, art director/project design and development/client
“A compact, innovative navigation clearly indicates the content. And the multiple technological applications cohesively integrated on this self-promotional site effectively convey his skills.”—juror Deb Koch
“Information overload in a good way. This site’s chock full of fun little UI gimmicks; there’s a lot to see here and finding it is half the fun.”—juror Grace Stanat
Overview: Creativity, technology and vision combine in this portfolio site where showing the work and talking about it fuse to form a holistic picture of talent. This site is as much fun as playing an online game.
• A collection of smaller projects built in Director, Flash and Java
• 2-frame layout separates navigation from content
• 1 month, 1 person
Comments by Marc Lin:
“The idea of creating a site showcasing my design projects came to me after I graduated from school and fell into the ‘real-world’ job slump that was going on in the design community. Threatened by practicality and necessity, I had to dream up an efficient and exciting way to sell my ideas (and myself) to compete with other graduates/ job seekers in a bad economy.
“Inspiration always strikes in the strangest places. In the middle of completing a project, I went to Chinatown to buy materials. Looking around at all the street vendors, I was inspired by their straightforward approach to selling—although their products ran the gamut from bags to DVDs, all were contained in one small suitcase. Expanding on the idea of encapsulating my ideas into a single, manageable digital suitcase, I began to imagine what would-be-employers would want to see—the full scope of my design projects and skill set.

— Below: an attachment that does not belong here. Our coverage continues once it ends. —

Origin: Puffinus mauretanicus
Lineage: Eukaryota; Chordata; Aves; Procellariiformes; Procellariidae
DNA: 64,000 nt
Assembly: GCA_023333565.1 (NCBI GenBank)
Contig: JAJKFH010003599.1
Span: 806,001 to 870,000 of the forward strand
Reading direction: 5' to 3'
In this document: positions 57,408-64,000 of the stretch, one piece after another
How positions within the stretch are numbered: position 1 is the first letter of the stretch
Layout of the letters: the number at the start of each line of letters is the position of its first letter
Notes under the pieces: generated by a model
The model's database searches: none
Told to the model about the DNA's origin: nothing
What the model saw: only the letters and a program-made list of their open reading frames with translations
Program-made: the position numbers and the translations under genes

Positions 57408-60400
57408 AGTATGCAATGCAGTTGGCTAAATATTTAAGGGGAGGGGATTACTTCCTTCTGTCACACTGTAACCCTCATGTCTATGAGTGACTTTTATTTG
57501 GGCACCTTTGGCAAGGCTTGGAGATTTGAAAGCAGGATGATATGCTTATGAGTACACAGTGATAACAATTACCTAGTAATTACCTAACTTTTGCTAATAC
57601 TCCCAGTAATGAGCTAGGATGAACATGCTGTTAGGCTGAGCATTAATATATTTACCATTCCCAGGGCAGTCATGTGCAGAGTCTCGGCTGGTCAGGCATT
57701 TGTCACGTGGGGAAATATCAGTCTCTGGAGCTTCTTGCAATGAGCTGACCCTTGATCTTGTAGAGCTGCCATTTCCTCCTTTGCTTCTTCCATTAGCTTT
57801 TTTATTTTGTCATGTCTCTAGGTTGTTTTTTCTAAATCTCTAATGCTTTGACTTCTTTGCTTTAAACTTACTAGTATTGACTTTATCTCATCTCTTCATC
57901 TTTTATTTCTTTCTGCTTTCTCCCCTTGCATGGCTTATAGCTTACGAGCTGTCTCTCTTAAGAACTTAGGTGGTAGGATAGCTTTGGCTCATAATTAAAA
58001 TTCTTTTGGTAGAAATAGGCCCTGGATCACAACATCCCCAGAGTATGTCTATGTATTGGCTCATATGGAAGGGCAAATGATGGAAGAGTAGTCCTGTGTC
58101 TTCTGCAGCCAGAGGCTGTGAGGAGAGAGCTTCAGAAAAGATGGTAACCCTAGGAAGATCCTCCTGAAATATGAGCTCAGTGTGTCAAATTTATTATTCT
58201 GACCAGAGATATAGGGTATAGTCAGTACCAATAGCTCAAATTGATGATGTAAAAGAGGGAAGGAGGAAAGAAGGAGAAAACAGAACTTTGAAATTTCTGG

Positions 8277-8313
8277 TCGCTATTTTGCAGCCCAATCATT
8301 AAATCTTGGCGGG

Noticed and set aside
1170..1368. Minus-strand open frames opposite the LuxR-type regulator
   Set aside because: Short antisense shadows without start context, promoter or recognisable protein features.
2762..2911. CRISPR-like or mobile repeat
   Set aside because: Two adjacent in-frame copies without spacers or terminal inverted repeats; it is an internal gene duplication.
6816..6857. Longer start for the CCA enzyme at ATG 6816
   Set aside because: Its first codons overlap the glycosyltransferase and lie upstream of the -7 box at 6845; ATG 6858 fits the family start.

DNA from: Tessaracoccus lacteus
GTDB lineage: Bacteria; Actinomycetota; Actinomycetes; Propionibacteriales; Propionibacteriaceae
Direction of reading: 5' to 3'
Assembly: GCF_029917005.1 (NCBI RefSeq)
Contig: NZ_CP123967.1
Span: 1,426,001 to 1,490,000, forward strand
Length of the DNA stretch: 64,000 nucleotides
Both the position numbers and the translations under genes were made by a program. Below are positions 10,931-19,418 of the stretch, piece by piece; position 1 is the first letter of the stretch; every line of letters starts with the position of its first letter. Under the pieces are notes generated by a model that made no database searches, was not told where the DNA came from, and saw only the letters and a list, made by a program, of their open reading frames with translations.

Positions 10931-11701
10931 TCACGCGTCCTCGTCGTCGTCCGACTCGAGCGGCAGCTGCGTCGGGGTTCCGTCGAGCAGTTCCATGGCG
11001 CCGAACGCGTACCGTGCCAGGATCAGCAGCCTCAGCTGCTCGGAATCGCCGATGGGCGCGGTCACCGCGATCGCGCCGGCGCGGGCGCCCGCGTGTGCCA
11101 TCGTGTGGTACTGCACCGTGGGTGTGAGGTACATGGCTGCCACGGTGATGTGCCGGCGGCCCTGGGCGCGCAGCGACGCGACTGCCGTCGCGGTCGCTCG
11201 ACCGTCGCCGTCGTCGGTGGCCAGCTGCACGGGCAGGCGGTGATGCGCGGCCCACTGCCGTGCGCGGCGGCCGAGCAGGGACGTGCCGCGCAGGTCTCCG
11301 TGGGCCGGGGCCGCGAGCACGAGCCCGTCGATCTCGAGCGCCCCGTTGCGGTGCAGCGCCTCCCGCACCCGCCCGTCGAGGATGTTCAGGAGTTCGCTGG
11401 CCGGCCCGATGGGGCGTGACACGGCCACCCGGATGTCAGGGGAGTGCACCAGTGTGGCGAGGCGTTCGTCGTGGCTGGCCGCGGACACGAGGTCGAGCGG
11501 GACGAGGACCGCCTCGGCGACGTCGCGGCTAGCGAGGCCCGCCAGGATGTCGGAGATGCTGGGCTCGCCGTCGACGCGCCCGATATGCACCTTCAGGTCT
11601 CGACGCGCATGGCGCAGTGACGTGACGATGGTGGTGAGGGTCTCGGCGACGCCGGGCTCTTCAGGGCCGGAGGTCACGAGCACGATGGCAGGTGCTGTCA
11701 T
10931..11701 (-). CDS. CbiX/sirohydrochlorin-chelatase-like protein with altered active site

“There are no hidden links and information is viewed and organized by the user; by applying the criteria visitors can easily understand the essence of the interface. Navigation and content are contained in a single window (many portfolio sites utilize pop-up windows—a technique that distracts the viewer’s attention), which allows viewers to also be the creators. From the standpoint of information architecture, work is presented at once and can be filtered by category or skillset. Icons are assigned importance by size, and experience is sorted in a linear timeline.
“The result is a great display of information that enhances the viewer’s encounter through smart and playful interactive design.”